What is an answer? Babywearing! Not only does it provide the bonding time and closeness and lead to a happier baby. Now it also leads to a healthier baby who is more able to learn as a child.
Silver describes Multiple Intelligences as the what of learning and the learning styles as the how of learning. If I am following what this is saying is multiple intelligences indicates the way our brain works like a more detailed IQ while learning styles indicates study techniques and how to process material. Using that description, I can see where knowing the learning styles of your students and helping them understand their learning styles is important. According to text, I am a sensing-feeling learner. This makes perfect sense especially when compared with the MI results. I wonder if such a correlation exists for most learners.
How do teachers use this information on learning styles? One option is to make sure that each topic is addressed in multiple manners to reach as many learning styles as possible. Another option is to give students choices of activities or assessment techniques so that they can choose one that meets their learning style. Should teachers force or encourage students to work in learning styles in which they are not strong or comfortable? While using intelligences besides the dominant one encourages growth and better proficient like a skill, there in no evidence that using an uncomfortable learning style benefits a student. This would argue that a teacher/school should present material that requires the student to engage in all of the various intelligences but that assessments and assignments should be offered as options so that the student can choose a learning style that is comfortable.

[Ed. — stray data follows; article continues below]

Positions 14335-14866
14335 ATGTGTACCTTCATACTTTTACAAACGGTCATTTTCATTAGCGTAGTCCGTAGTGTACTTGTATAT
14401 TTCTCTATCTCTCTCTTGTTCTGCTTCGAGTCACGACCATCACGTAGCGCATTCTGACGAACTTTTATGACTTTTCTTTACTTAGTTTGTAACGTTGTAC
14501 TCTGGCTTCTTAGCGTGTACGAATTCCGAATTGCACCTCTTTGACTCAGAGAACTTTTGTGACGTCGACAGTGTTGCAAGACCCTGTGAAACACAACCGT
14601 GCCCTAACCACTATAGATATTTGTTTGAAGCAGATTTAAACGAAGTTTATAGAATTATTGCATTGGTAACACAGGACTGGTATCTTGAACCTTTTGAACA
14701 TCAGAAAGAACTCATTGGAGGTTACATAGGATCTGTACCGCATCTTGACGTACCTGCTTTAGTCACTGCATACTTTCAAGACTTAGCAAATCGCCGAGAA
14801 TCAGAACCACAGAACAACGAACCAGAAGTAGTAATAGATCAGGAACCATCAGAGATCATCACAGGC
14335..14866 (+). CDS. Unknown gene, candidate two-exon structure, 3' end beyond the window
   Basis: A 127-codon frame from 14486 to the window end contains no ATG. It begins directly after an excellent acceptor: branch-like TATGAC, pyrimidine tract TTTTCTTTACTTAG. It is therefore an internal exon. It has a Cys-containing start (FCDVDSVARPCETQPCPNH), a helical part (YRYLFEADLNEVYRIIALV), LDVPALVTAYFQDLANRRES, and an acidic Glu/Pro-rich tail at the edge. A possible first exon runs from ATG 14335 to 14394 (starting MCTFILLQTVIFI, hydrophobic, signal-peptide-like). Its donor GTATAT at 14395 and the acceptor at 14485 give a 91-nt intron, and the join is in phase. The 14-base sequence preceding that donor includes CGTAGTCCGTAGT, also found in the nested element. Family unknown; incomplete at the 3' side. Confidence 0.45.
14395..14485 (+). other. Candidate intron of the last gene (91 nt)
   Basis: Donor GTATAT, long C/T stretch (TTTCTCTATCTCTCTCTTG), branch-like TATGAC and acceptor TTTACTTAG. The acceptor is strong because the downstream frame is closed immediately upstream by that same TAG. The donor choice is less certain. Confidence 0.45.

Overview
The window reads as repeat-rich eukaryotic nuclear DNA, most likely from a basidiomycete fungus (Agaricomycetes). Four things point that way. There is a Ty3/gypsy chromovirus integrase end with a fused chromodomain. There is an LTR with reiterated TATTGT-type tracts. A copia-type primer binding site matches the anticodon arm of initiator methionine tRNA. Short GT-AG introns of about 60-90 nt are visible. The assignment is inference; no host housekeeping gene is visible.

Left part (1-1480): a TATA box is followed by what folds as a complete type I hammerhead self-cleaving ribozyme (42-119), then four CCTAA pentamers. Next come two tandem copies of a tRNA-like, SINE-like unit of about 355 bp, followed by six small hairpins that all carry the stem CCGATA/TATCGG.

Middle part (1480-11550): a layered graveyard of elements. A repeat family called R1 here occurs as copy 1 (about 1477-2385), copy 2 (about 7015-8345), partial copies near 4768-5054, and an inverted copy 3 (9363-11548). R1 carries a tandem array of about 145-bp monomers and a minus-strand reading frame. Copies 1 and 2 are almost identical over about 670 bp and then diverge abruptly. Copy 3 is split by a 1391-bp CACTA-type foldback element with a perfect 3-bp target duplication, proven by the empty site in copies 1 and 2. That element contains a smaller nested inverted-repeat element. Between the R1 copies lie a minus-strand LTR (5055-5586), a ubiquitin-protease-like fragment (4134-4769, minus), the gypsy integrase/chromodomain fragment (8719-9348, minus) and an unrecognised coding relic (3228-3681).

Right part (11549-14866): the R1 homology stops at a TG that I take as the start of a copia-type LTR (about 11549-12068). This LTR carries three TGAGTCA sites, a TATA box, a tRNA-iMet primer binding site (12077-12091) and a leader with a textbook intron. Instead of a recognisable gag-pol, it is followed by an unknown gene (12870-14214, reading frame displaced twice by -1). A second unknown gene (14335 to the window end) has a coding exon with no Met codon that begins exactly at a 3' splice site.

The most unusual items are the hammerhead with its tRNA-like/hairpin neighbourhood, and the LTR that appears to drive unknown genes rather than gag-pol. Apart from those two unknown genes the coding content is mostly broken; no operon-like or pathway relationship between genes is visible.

No class room teacher or public school is ever going to be capable of doing that. They may be able to address the different intelligences (although even that is getting lost in budget cuts and the deluge of information required to be presented) but most classroom teachers don't have the time or resources to allow students to choose their own assignments or assessment often let alone consistently.
As a homeschooler, I can. I can provide the interdisciplinary tie ins that engage the less used intelligences. I can provide field trips and presentation techniques that focus on different intelligences in alternation. And I can structure the assessments to my child's particular learning style